OK, so you know the deal with Pluto. It was discovered in 1930, and declared to be a planet. But over time, as estimates of its size got more accurate, and it dwindled in physical stature, it dwindled in status as well. Then, just a few years ago, the International Astronomical Union, in a fit of fiat, declared it to not be a planet anymore.
This ticked off a lot of people. It made others happy. Many, like me, were more concerned with the idea itself of trying to define a planet. You can’t do it, and I’ll defend that statement.
But not now. For now, in a seeming tangent, I got a call from Alan Stern – the ex-Associate Administrator for science at NASA and the PI on the New Horizons Pluto mission – because he wanted to let everyone interested in astronomy know about an upcoming conference called The Great Planet Debate. To be held August 14 - 16 in Maryland, it will have many representatives of the planetary community attending, including people who study extrasolar planets.
Here’s the scoop:
The Great Planet Debate (GPD) conference includes two days (August 14-15) of scientific sessions to discuss and debate the processes leading to planet formation and the characteristics and criteria used to define and categorize planets. An open-to-the-public debate between Dr. Mark Sykes of the Planetary Science Institute and Dr. Neil deGrasse Tyson of the American Museum of Natural History is scheduled on the afternoon of August 14th.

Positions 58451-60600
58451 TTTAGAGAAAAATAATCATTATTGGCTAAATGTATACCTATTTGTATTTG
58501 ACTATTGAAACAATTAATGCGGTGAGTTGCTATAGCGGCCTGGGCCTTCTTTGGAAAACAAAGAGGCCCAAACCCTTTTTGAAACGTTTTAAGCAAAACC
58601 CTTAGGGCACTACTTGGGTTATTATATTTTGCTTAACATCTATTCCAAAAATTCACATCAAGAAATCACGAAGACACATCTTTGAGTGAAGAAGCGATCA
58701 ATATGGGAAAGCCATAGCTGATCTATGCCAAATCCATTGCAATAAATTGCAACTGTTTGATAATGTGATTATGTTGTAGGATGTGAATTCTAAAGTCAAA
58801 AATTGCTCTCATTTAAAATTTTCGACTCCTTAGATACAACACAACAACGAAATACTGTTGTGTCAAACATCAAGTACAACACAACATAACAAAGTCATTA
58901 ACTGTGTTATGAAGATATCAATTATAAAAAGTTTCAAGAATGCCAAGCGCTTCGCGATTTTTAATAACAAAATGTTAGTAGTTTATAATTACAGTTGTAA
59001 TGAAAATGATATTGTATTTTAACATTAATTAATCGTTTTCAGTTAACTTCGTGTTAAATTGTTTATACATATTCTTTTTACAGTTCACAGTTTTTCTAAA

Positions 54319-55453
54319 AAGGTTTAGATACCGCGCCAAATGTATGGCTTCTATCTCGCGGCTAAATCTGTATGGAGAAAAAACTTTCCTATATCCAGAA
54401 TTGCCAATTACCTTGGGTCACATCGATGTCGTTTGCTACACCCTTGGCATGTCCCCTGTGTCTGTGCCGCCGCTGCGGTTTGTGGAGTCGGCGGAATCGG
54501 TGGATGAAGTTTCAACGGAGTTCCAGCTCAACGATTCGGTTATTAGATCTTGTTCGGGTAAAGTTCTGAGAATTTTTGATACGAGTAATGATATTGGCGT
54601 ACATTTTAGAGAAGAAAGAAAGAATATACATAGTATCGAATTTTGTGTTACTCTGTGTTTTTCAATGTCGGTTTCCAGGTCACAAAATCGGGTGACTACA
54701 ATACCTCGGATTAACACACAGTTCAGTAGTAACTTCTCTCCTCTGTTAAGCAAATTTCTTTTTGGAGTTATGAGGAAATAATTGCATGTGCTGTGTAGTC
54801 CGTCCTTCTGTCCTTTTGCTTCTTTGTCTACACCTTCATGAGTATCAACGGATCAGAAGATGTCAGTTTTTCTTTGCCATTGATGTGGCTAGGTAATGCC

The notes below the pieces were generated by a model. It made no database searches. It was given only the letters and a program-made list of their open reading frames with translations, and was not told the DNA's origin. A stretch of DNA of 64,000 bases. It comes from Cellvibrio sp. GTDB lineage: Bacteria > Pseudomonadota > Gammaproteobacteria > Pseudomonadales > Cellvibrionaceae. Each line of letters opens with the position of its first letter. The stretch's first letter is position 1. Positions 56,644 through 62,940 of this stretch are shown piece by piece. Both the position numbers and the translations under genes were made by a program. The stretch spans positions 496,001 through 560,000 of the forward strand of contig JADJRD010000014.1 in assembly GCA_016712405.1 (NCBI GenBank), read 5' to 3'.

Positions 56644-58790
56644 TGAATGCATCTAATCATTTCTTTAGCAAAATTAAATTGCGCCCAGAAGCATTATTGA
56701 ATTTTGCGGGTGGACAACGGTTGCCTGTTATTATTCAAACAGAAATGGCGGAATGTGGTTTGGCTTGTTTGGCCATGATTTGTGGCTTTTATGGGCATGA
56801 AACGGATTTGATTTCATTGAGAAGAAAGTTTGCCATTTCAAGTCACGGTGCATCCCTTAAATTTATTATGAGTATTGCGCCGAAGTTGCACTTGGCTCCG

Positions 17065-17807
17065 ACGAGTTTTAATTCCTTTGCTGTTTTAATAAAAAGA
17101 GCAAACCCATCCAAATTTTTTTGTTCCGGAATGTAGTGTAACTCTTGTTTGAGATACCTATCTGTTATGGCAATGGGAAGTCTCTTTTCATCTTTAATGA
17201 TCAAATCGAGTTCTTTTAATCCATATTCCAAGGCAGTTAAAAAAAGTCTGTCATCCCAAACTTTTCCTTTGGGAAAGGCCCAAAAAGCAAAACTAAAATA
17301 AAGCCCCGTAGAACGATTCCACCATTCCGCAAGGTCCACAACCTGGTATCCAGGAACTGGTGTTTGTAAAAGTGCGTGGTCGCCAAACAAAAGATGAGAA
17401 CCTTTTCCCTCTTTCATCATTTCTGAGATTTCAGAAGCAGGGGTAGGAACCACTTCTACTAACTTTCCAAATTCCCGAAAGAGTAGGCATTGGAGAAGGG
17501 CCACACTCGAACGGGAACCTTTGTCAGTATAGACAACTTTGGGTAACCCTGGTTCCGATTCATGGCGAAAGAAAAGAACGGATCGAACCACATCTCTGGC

Coooool. I wish I could go, but I’ll be on a boat in the Galapagos at the time. Hey, a guy has to have priorities! So I cannot attend, but they will be doing some live streaming of the talks, which is a good sign that the science community is starting to figure out this great series of tubes. The debate between Sykes and Tyson will be fantastic.
I’ll try to keep track of the meeting if I can (I suppose a satellite internet card may be in the future for me), but you might want to mark your calendars anyway. This will be a wonderful show of scientists talking science, and should be plenty interesting. And maybe I’ll post my thoughts on why hanging labels on things can sometimes help, but can be a bad idea when you let them box in your thinking.